These would have been advertised by placing objects representing the drink they served outside the building – so hops for beer (“The Hop Pole”) or vine leaves for wine, although in reality this would have been a bush of anything green in Britain since our climate didn’t support vines (“The Green Bush”), and (mainly female) publicans would have continued doing this throughout the Middle Ages as painted inn signs were far from commonplace, hence you might find have seen a boot strung up outside a house that sold its ale, or a copper kettle, perhaps even a harrow or a plough.

Pubs that were built near a theatre, or frequented by the actors, became known as “The Globe” in honour of Shakespeare’s theatre, while the Rampant Cat is actually another name for the heraldic lion of England and British royalty, as is the Red Lion, which is one of the most popular pub names in England, along with The Crown and the Royal Oak. The latter is a reference to the historical myth of King Charles I hiding up an oak tree to evade capture by the Roundheads. It seems the English are an inherently Royalist nation, not withstanding the Civil War, or perhaps they are just pragmatic.

In Wales we often find the patriotic ‘Red Dragon’ of Prince Cadwaladr and the symbol of Wales, while in England there is the ‘George and the Dragon’, named after the patron saint, and the ‘Green Man’, named after a more ancient sacred spirit, the spirit of the land, known as ‘Jack of the Green’ or the ‘Will of the Wisp’, which links with the stories acted out by traditional Morris Dancers and Mummers.

Publicans were also savvy about whom and what had an influence on their trade…so a pub with ‘arms’ (short for ‘coat of arms’) in the name reflected the landowner on whose land the pub stood or where the allegiance of the owner lay. The trades that drank in the pub were often behind the name, too – so we find ‘Coopers Arms’ for example, which would be the pub where coopers (barrel makers from a nearby brewery) came and drank, and which was on the land of a particular lord. Equally we often find pubs simply named after bricklayers, masons, carpenters, blacksmiths, and other trades and manual work, although rarely lawyers, accountants, or scribes, which probably says more about the numbers of people employed in certain occupations rather than any inherent pub snobbery! Many pub names starting with the word ‘Three’ are usually based on the arms of one of the 12 great London Livery Companies (trade guilds), so we find:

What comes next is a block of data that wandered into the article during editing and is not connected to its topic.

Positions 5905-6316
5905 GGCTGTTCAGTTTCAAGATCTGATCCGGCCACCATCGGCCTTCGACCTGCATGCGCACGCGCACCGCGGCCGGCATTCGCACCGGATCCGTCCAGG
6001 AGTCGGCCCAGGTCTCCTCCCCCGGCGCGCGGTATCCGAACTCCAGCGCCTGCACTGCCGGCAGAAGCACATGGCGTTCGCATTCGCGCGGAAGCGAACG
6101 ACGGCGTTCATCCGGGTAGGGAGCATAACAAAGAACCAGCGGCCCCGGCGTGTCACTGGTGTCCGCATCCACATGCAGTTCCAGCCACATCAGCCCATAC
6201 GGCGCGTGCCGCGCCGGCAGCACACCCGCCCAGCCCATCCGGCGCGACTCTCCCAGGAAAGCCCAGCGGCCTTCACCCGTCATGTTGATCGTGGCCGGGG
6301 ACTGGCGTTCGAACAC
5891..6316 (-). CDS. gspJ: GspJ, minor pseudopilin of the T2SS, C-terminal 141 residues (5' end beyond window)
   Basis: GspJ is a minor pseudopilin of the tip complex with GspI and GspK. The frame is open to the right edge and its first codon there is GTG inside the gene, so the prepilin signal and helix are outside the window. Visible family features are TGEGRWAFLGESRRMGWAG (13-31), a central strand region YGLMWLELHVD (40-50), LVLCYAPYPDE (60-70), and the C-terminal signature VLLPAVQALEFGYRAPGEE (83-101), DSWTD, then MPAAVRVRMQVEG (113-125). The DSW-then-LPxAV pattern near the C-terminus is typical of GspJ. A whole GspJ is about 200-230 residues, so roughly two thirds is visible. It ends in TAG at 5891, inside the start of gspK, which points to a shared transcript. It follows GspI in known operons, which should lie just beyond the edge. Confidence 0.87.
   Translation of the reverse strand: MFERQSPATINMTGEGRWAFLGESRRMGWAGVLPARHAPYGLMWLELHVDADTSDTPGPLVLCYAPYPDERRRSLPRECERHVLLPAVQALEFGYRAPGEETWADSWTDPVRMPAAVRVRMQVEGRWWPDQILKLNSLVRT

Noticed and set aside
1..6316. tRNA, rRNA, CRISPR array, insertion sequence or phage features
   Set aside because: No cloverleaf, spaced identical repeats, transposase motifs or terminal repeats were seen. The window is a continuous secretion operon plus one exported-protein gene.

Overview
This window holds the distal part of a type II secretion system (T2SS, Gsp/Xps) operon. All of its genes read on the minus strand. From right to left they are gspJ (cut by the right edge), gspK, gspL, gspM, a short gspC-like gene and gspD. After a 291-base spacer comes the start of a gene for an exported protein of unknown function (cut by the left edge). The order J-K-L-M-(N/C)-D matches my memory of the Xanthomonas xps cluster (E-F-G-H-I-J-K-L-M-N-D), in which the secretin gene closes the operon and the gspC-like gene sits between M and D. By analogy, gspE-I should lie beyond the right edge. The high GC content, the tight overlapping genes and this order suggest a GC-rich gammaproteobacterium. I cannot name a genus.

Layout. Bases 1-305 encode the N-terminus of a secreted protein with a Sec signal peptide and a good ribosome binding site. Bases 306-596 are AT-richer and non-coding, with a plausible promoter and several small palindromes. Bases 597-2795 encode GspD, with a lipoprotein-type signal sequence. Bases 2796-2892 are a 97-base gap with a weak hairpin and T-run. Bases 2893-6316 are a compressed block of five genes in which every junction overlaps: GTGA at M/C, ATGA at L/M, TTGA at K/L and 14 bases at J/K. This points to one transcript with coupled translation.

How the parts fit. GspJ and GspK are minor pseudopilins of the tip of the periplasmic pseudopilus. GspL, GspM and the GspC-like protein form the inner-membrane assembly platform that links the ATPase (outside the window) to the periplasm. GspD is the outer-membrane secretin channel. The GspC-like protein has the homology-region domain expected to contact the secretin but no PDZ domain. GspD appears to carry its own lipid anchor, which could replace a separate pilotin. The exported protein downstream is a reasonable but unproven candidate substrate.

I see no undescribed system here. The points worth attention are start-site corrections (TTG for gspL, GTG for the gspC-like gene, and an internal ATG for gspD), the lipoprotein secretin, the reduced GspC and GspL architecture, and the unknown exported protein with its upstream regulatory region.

• Three Arrows: The Worshipful Company of Fletchers
• Three Bucks: Leathersellers
• Three Castles: Masons
• Three Compasses: Carpenters
• Three Crowns: Drapers, although it can also refer to the Magi who visited the Christ child
• Three Cups: Salters
• Three Goats’ Heads: Cordwainers (makers of shoes and leather goods)
• Three Hammers: Blacksmiths
• Three Horseshoes: Farriers
•Three Tuns: Brewers and Vinters (wine makers)
• Three Wheatsheafs: Bakers

What services the pub offered could also be reflected in the name, such as ‘Checkers’ or ‘Chequers’, which originated in ancient Rome when a chequer board indicated that a bar also provided banking services. The checked board was use as an aid to counting and is the origin of the word exchequer. The ‘Coach and Horses’ is a very common name that reflects that fact that the pub was also a coaching inn (had stabling and lodgings).

In Ireland pubs are frequently named after the publican as much as for the trade or in honour or something, so you find a lot of O’Leary’s and O’Donovan’s, and these can also mutate into nicknames, as in the case of the two ‘Grumpy’ pubs that are found in Dublin!

So, we have the pub, we hope for the weather…now let’s get the drinks in.

© Claire Burdett. Please only reproduce this article with permission, in its entirety and with a hyperlink to www.claireburdett.com. Thank you.

First published in Citylife magazine, 2008.